• regexp - Corresponds to the Elasticsearch Regexp Query.

For example, you can filter using the wildcard expression to search for posts using the following wildcard query:

query SearchPosts {
  searchPost(filter: { title: { wildcard: "S*Elasticsearch!" }}) {
    items {
      id
      title
    }
  }
}

The above query returns all documents whose title begins with S and ends with Elasticsearch!.

Moreover you can use the filter parameter to pass a nested and/or/not conditions. By default, every operation in the filter properties is AND ed. You can use the or or not properties in the filter parameter of the search query to override this behavior. Each of these operators (and, or, not properties in the filter object) accepts an array of SearchableTypes which are in turn joined by the corresponding operator. For example, consider the following search query:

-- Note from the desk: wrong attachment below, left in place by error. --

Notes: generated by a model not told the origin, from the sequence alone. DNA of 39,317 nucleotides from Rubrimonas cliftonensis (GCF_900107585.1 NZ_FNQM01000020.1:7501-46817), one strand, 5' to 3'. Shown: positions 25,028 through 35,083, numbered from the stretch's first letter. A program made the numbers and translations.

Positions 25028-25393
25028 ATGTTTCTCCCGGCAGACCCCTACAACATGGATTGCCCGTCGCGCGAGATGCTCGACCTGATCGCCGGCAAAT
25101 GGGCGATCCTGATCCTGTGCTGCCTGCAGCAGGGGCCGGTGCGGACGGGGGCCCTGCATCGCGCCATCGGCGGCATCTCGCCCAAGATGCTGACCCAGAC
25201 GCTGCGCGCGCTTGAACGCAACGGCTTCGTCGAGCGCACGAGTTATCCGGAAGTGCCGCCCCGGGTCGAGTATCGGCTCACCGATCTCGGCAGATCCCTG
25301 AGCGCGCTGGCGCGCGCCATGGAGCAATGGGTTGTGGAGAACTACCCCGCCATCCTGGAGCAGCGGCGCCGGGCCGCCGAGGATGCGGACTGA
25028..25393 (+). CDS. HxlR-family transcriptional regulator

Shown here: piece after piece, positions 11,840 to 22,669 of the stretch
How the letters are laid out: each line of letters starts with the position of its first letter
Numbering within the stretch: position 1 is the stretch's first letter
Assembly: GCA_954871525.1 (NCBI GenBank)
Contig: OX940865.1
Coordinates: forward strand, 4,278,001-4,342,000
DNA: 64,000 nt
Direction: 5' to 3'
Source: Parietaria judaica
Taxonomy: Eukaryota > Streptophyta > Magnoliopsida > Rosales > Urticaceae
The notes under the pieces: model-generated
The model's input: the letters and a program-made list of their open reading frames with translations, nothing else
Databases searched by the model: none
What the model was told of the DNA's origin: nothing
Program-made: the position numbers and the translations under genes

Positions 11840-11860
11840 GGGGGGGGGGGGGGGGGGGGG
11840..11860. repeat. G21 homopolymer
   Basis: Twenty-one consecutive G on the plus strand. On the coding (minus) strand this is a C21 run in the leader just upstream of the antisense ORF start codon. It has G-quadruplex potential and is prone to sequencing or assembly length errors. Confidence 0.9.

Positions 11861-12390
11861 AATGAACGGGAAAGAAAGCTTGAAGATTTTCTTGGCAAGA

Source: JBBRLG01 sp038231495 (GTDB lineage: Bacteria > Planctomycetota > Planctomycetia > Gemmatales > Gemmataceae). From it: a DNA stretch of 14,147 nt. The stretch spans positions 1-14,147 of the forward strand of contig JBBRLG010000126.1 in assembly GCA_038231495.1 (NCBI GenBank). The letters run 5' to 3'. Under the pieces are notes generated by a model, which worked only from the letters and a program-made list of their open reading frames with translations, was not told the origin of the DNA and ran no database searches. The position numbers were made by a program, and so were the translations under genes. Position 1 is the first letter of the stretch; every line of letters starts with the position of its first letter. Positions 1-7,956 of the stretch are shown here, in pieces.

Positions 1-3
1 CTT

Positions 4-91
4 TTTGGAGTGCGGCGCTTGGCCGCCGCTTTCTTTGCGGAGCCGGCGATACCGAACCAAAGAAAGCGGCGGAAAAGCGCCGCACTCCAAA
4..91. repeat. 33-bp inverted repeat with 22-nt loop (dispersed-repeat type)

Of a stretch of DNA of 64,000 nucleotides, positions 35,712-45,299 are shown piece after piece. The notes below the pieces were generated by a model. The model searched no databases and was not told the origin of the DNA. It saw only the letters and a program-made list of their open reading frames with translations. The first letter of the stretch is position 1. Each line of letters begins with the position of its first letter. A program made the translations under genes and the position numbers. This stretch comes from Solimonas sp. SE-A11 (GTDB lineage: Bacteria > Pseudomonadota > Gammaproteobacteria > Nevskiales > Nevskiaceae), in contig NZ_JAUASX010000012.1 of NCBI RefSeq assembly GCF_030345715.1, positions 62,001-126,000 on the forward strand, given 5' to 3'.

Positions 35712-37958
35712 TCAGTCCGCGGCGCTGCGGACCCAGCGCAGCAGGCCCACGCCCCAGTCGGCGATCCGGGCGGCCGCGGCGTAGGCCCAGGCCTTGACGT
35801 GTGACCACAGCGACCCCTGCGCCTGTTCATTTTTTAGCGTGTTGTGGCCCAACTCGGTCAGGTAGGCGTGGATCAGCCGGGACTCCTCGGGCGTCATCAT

query SearchPosts {
  searchPost(filter: {
    title: { wildcard: "S*" }
    or: [
      { createdAt: { eq: "08/20/2018" } },
      { updatedAt: { eq: "08/20/2018" } }
    ]
  }) {
    items {
      id
      title
    }
  }
}

Assuming, you used the createPost mutation to create new posts with title, createdAt and updatedAt values, the above search query will return you a list of all Posts, whose title starts with S and have createdAt or updatedAt value as 08/20/2018.

Here is a complete list of searchable operations per GraphQL type supported as of today:

GraphQL Type Searchable Operation
String ne, eq, match, matchPhrase, matchPhrasePrefix, multiMatch, exists, wildcard, regexp
Int ne, gt, lt, gte, lte, eq, range
Float ne, gt, lt, gte, lte, eq, range
Boolean eq, ne

What is the GraphQL Transform

The Amplify GraphQL Transform is a set of libraries designed to simplify the process of developing, deploying, and maintaining APIs on AWS. With it, you define your API using the GraphQL Schema Definition Language (SDL) and then pass it to this library where it is expanded and transformed into a fully descriptive CloudFormation template that implements your API's data model.